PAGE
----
'State of the Area' roadshow to set out Northumberland County Council's work
Northumberland County Council’s Conservative administration is reflecting on what it has done so far and what it still wants to do at the five local area meetings this month.
Taking the annual State of the Area update on the road, lead councillors have been outlining their priorities and what they have been doing since they took over at County Hall in May 2017.
Coun Nick Oliver, the cabinet member for corporate services, also briefly set out some of the context for the coming year’s budget this week.
As previously reported, just under £10million of cuts have been identified against a backdrop of increasing demand for services, particularly adult and children’s social care.
He also indicated that council tax is set to rise by 3.99% in 2020-21, the maximum allowed without a referendum, made up of a 1.99% general increase and an extra 2% ring-fenced for adult social care, suggesting that most local authorities would be going down this route.
The Tories won the most number of seats in the 2017 elections, albeit falling one short of an overall majority, and have been keen to emphasise their progress against their manifesto pledges.
They promised to halt the move of County Hall from Ashington to Morpeth, get rid of Arch, bring back free transport for post-16 students and revise the core strategy – all of which have taken place.
They also said they would spend £100million on the county’s roads and create local area councils to let local people make local decisions.
Coun Oliver claimed that the council was well on the way to meeting this spending commitment, with another £15million in the budget for next year.
He also admitted that while allowing the local area councils to make decisions on planning applications had worked, there needed to be more engagement and extra responsibilities for them on other issues.
Council leader Peter Jackson mentioned the likes of job creation, inward investment through the North of Tyne Combined Authority and Borderlands partnership, funding for new schools and special educational needs, new social housing and the climate emergency as areas of ongoing focus.
At the Labour-dominated Ashington and Blyth Local Area Council on January 15, there were some specific concerns raised, but no widespread criticism of the programme being laid out by council leader Peter Jackson.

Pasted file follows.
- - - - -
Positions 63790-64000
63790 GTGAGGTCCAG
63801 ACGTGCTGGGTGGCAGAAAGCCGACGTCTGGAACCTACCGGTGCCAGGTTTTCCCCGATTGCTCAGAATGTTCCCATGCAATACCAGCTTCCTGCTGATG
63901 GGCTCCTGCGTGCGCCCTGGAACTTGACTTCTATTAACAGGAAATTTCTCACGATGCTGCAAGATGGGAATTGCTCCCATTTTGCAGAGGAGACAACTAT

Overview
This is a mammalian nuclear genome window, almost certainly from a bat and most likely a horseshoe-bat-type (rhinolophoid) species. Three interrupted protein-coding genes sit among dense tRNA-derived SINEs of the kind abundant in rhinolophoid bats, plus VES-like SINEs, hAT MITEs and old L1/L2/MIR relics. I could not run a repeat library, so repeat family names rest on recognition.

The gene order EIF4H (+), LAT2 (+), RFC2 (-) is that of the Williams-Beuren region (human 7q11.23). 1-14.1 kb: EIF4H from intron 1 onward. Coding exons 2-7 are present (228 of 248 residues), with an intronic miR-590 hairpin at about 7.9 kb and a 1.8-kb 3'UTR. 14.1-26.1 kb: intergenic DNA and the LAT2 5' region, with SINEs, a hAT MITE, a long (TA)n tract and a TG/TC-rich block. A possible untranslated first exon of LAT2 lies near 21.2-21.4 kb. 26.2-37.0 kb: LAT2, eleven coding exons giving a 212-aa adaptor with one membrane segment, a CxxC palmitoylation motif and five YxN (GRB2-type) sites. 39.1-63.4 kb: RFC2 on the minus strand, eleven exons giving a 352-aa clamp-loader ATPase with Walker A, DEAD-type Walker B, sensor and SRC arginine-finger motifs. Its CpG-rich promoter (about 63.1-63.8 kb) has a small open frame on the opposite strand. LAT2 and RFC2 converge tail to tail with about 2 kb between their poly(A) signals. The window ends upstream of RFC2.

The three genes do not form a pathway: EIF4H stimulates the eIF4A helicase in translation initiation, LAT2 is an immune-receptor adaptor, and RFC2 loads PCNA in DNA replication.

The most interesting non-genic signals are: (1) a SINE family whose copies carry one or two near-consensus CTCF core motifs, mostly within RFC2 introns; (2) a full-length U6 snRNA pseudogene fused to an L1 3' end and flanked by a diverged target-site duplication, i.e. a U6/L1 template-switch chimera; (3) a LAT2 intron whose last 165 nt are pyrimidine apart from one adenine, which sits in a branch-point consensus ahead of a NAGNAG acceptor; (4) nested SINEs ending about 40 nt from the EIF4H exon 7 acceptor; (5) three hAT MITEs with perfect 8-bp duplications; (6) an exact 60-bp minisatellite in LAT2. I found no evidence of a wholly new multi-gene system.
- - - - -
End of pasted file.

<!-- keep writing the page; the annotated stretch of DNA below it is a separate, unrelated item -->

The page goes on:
On a local level, he highlighted the cinema and retail development at Portland Park in Ashington, which recently received planning permission; the investment for Blyth town centre, pledging that the council would go over and above the funding secured from central government; and the ongoing development of Energy Central, on the former Blyth power station site – described by Coun Jackson as ‘a whole new resurrection of the local economy’.
Coun Brian Gallacher called for more dialogue between the administration and local councillors, for example, over the Portland Park development.
He also said that partnerships between the county and town councils, which had been praised by Coun Jackson, were not about extending services but to keep them up.
“We just want our communities to be great and they can be so long as we can work together to improve,” he added.
Coun Deirdre Campbell said: “It’s the smaller things that annoy members of the public. Usually it takes so long to get the smaller things dealt with.”
Speaking to the Local Democracy Reporting Service earlier in the week, Coun Oliver had described the Northumberland Line project, to restore passenger rail services between the south-east of the county and Newcastle, as ‘the most transformative thing we will have done’.
When it was put to Coun Oliver that rather than pledges, residents like to see spades in the ground, he replied: “That’s going to be happening all over the county.
“It does take time so a lot of things are now reaching the delivery stage.”